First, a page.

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Im with @FWoo45 never, ever use shock buffs. If you have the proper spring in your gun they are unnecessary and that is the best one can say about them. They have been known to get chewed up, entangled with the springs, jam up guns. They were created way back when by Armand Swenson when so many other refinements and offerings, like different strength springs weren't readily available like they are today. Back then, people would put them in their gun for range use and take them out afterwards when they carried their gun - Ive heard these stories from John Jardine, who helped his uncle make and distribute them. First time I showed him a wilson I had picked up with a shock buff installed by the prior owner he had some choice words and sent that thing flying through the air (shock buff that is).
That’s an excellent point. You might put any doodad you like on a range toy, but your carry gun might be better as no-nonsense as possible.
 

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I like the C&S Light Pull Sear Springs myself.

I don’t like Shok Buffs, two.piece guide rods, or heavier than standard spring rates.
 

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If Wilson or Springco recoil springs measured consistently or true to their rating, I'd run them. Why would I want a 8 pound spring that says 11 on the package?

Instead, I buy Wolff, becuase they do. Keep them on hand in weights you use. Cheap convenience.

I keep mag catch springs and mainsprings on hand too. Mostly since I often have new guns in my inventory so it helps set them up with known springs rather than what randomness they come in with.
 

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I like the C&S Light Pull Sear Springs myself.

I don’t like Shok Buffs, two.piece guide rods, or heavier than standard spring rates.
Ooofdah. You’d want a hard pass on shooting 2/3rds of my guns. 😳
 

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If Wilson or Springco recoil springs measured consistently or true to their rating, I'd run them. Why would I want a 8 pound spring that says 11 on the package?

Instead, I buy Wolff, becuase they do. Keep them on hand in weights you use. Cheap convenience.

I keep mag catch springs and mainsprings on hand too. Mostly since I often have new guns in my inventory so it helps set them up with known springs rather than what randomness they come in with.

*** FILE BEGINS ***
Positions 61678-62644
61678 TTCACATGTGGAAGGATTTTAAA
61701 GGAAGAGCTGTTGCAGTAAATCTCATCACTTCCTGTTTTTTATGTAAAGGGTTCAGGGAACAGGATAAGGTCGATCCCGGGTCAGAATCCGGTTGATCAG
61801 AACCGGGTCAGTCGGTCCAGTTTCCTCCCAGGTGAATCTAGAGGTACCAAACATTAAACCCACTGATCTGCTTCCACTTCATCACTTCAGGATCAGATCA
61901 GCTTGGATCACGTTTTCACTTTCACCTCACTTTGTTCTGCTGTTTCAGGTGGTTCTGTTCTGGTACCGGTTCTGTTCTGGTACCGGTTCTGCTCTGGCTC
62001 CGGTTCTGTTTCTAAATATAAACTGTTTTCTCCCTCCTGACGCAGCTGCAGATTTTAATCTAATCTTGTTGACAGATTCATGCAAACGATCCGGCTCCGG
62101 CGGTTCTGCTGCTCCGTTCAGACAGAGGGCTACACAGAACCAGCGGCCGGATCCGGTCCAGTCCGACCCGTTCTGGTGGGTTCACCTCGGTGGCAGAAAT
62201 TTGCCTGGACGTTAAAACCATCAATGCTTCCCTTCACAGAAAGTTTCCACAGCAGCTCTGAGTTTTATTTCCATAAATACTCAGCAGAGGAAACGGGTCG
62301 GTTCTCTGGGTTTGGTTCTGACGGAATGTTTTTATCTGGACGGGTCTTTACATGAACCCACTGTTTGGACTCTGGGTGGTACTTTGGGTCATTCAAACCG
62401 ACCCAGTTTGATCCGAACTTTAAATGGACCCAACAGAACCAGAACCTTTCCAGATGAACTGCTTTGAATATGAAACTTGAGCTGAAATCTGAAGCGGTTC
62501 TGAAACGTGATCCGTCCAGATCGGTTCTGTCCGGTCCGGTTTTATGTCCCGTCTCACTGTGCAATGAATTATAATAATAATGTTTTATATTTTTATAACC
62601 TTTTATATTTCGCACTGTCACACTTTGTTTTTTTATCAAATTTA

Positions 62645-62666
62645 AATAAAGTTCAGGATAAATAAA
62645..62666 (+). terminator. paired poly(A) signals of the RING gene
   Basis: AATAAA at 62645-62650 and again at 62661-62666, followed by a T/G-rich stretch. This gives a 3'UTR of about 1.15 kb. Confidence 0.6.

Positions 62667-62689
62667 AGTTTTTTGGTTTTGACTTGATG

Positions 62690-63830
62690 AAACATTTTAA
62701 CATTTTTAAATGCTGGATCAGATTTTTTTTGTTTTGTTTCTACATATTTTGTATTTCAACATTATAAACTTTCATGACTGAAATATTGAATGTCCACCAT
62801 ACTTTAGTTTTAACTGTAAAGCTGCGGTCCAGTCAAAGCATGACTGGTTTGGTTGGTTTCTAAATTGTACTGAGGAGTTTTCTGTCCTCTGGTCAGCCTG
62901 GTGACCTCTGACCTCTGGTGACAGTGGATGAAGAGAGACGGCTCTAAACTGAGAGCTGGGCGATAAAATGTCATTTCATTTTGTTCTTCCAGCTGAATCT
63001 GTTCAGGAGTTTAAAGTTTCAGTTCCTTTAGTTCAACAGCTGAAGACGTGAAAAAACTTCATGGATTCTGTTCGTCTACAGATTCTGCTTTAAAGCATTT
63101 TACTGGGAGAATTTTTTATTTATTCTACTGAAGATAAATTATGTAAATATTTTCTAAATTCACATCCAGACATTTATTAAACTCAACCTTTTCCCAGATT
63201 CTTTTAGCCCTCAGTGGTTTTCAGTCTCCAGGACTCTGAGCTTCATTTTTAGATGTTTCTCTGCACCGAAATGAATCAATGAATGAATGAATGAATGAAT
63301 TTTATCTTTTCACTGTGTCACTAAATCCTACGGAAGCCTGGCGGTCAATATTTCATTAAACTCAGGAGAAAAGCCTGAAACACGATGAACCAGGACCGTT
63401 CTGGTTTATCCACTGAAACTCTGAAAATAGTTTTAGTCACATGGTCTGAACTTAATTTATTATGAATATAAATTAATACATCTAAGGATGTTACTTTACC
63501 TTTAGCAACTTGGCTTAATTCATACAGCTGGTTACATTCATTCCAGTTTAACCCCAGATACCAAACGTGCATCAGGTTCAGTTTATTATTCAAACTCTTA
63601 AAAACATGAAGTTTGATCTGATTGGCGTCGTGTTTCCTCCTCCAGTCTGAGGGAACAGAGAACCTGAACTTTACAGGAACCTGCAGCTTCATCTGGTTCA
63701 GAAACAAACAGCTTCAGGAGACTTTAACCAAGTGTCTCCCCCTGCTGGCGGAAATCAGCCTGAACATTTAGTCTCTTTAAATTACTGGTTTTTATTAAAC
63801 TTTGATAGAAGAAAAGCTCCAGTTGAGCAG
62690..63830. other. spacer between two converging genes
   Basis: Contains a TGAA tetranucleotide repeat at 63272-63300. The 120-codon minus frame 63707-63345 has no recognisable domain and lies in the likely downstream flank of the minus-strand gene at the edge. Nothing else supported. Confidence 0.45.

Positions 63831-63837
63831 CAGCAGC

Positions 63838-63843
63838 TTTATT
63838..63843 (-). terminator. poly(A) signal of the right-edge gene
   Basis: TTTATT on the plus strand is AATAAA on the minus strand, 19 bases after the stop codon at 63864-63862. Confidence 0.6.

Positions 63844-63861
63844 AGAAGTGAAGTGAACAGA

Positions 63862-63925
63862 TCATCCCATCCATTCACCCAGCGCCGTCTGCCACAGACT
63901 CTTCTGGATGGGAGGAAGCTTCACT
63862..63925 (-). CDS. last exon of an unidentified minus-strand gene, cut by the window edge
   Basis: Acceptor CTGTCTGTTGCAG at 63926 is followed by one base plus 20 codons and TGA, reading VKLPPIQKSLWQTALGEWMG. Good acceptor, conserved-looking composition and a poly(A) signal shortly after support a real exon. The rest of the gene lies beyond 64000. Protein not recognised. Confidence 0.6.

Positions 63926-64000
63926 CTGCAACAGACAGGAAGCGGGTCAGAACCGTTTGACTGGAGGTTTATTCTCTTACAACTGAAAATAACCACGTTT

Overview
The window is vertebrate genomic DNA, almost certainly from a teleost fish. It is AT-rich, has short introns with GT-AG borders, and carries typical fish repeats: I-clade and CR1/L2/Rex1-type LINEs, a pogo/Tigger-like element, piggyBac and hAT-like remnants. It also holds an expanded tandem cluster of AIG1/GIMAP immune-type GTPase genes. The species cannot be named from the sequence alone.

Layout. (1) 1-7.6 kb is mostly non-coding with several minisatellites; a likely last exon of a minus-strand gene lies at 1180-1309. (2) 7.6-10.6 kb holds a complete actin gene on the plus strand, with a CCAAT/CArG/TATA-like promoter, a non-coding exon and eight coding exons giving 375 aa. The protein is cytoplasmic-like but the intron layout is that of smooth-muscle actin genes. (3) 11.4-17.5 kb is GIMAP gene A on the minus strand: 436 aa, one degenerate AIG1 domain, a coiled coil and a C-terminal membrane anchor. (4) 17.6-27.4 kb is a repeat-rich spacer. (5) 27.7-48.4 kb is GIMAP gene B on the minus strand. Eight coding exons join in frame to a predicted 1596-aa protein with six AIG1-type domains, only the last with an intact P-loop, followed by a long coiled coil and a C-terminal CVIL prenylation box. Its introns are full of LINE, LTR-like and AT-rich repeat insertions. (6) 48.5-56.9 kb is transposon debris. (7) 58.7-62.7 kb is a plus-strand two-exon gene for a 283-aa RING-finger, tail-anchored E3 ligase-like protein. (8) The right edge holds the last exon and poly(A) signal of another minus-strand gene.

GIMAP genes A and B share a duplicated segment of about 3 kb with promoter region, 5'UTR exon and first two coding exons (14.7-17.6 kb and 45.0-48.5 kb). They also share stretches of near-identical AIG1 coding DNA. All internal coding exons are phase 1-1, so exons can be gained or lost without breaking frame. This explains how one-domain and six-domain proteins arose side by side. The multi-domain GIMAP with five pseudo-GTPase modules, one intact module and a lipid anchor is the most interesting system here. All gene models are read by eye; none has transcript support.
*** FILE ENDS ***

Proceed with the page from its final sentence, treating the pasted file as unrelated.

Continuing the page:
Strange, my experience with Sprinco has been quite the opposite.
Granted I have used only .45 Auto springs but when I started with them about five years ago I did compression and weight measurements on all the springs from 14 to 22 pounds both in Government and Commander length and they always were within + or - 5%.
At the 10,000 round mark a retest was done and no spring had dropped below 8%. My results with Wolf had not been nearly so good when new and at the 3000 round mark.
Just one persons experience but I do shoot nearly daily and they have worked well for me.
 

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You don't want them on your range pistols either.
Ok.

No outside shooting here through the weekend, it’s too hot and we’re getting lots of wildfire smoke. I’ve been waiting for the weekend to go out to the range. I’ll remove the shock buffs and train without them. At least for awhile.
 

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Ok.

No outside shooting here through the weekend, it’s too hot and we’re getting lots of wildfire smoke. I’ve been waiting for the weekend to go out to the range. I’ll remove the shock buffs and train without them. At least for awhile.
If you're worried about frame battering, just go with a heavier recoil spring. You may have to experiment with them depending on the ammo you shoot. All of my reloads are still running hardball equivalent loads. Lightest 45acp recoil spring is 18.5. My old IPSC load had a 22lb recoil spring in them with a BarSto buffer (no longer made by Jr).
 
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